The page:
miter saw station (9)

That 2×2 also extended around the corner along the far wall. From there the top surface is mounted. I used screws through the plywood into the 2×2 and through the tops of the cabinets and into the plywood work surface.

miter saw station (10)

The left section of the miter saw station is a full 8′ long. The right section is a full 4′ long. The miter saw section in between is about 2” wider than the minimum distance to accommodate my miter saw. With the appropriate height measurement marked I used a couple of pieces of 3/4” ply to create a ledge for the miter saw shelf to rest on.

miter saw station (11)

With that shelf resting in place I could use its position to locate the right section of the miter saw station.

miter saw station (12)

And the top is mounted the same way.

miter saw station (13)

I’m not going too crazy with the dust collection. My objective is to create a draft that will draw all of the dusty air away from me and into the dust collector. There will be a lot of space in the dust collection area for the larger sawdust to fall down. If it doesn’t make it directly into the dust collection port I am totally cool with brushing the larger dust into the port once or twice per year. I’ve used this exact setup previously with great results. I’m using half of an old harbor freight blast gate as a dust port.

miter saw station (14)

To hook it up to the dust collection pipe I used one of my blast gates and some flexible hose. I’ll extend the blast gate arm at a later date. Until I do I’ll just leave it open. Space was a little crammed under there so I had to use my head to lift up the panel to attach it all.

miter saw station (15)

Finally that panel can be secured. I thought it was wise to only use two screws per side to hold it in place to allow for easier removal if the need to ever arose.

miter saw station (17)

There was a resulting gap behind the miter saw where the shelf met the back side of the cabinets. I used of ply to cover these areas. I cut a small notch in the left side panel to allow for the cord to pass through.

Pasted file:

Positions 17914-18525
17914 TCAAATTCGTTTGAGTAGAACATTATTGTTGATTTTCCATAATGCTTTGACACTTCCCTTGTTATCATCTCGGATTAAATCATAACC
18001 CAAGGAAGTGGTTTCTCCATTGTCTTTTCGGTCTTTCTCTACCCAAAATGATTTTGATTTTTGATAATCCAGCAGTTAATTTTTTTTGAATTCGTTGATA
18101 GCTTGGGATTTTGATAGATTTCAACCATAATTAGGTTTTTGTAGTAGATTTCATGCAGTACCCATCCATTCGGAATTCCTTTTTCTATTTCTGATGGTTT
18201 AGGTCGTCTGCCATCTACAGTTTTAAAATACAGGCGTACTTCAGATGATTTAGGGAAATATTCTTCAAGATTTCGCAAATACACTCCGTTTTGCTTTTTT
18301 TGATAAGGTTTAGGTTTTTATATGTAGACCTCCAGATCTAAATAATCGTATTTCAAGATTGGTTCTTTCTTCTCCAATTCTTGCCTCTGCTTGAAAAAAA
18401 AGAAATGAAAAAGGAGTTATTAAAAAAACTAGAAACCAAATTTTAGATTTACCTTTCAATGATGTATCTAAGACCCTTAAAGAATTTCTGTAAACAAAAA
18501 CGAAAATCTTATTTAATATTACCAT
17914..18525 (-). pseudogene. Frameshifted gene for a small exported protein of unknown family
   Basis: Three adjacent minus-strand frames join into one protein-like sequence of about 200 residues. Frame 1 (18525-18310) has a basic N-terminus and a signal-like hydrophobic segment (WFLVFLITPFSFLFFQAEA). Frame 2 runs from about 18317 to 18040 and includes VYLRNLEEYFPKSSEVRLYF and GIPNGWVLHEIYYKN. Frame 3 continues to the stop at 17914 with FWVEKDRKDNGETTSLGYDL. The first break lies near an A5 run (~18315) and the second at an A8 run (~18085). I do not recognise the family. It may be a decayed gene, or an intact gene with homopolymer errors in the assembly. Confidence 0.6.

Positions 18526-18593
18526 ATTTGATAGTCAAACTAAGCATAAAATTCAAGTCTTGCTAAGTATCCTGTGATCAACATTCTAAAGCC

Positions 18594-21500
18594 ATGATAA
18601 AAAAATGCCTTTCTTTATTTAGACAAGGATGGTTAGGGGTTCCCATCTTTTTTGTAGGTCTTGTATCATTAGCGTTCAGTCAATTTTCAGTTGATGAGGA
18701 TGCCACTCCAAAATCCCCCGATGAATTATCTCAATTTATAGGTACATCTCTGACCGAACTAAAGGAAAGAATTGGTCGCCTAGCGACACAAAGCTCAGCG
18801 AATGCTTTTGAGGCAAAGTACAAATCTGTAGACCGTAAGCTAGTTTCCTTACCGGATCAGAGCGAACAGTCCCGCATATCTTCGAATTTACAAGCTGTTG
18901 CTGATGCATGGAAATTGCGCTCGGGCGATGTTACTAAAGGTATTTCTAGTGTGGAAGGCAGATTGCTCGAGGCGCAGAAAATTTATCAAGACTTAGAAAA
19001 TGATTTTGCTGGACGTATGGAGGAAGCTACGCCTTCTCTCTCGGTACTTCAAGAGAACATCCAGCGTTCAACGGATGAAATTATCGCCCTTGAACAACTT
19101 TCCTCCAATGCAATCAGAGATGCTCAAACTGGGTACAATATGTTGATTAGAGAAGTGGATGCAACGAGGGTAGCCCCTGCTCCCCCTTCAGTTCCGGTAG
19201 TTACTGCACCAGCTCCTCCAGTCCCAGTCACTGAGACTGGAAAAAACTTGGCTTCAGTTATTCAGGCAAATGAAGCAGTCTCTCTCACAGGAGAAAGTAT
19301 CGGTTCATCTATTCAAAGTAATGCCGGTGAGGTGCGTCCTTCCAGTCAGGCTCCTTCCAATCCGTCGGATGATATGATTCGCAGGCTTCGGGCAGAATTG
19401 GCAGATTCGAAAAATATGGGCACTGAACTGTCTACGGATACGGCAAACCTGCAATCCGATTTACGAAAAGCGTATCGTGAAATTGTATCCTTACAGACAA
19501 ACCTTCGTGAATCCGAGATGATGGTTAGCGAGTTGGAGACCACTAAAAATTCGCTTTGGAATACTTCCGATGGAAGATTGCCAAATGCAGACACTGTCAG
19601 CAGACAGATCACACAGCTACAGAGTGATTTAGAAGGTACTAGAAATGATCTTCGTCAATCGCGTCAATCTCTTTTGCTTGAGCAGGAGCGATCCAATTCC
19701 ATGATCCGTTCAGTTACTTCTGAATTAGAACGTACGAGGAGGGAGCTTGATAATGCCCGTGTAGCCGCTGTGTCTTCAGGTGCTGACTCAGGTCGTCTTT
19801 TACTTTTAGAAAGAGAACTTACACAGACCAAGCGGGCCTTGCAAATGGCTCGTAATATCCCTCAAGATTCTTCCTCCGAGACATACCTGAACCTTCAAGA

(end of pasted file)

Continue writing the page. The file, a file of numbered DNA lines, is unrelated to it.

miter saw station (18)

Because my miter saw is so large the area required for proper movement of the back arm is quite large as well. It’s actually quite a bit of dead space. To keep the air flow more centralized with the miter saw I added two wings to both sides of the saw area.

miter saw station (19)

The last addition to this phase is the fence board. This ties all of the cabinets together and is where I will mount some T-Track at a later date for a stop block setup.

miter saw station (20)

Like I said this is just the first phase of this build. It’s a rather in-depth build to try to cram into one video and article. Next up will be the drawers……lots, and lots of drawers. I have a detailed set of plans available for those who are interested.

Miter Saw Station Plans:

Ultimate Miter Saw Station PLAN

$19.99

SKU: Ultimate Miter Saw Station PLAN Category:

Description


This miter saw station has been an incredible increase of shop organization and greatly increased the ease of use and dust collection for my miter saw. It is 177″ long, 37″ deep, and about 71″ tall depending on the leg levelers. It features 21 drawers of various sizes, a slide out tray for storing a benchtop planer, and a row of quick access tool bins at eye level. The empty space on the bottom left houses my air compressor. The next empty space in the bottom houses my trash can. And the open work surface to the far right houses my small CNC machine. A drill press would work well in this location. The plan is in imperial units only but you can change the SketchUp file to read metric units if you prefer. A link to the SketchUp files I used to create the plan are included in the plan. I broke the project into four parts and made a build video and article on each:

Included in the miter saw station plan:

  • 28 detailed pages
  • shopping list
  • plywood layout diagrams
  • reference diagrams for specific part dimensions
  • step by step 3D assembly diagrams with written instructions

miter-saw-station-CollageHere is a follow up video close to two years after making it that covers a lot of common questions: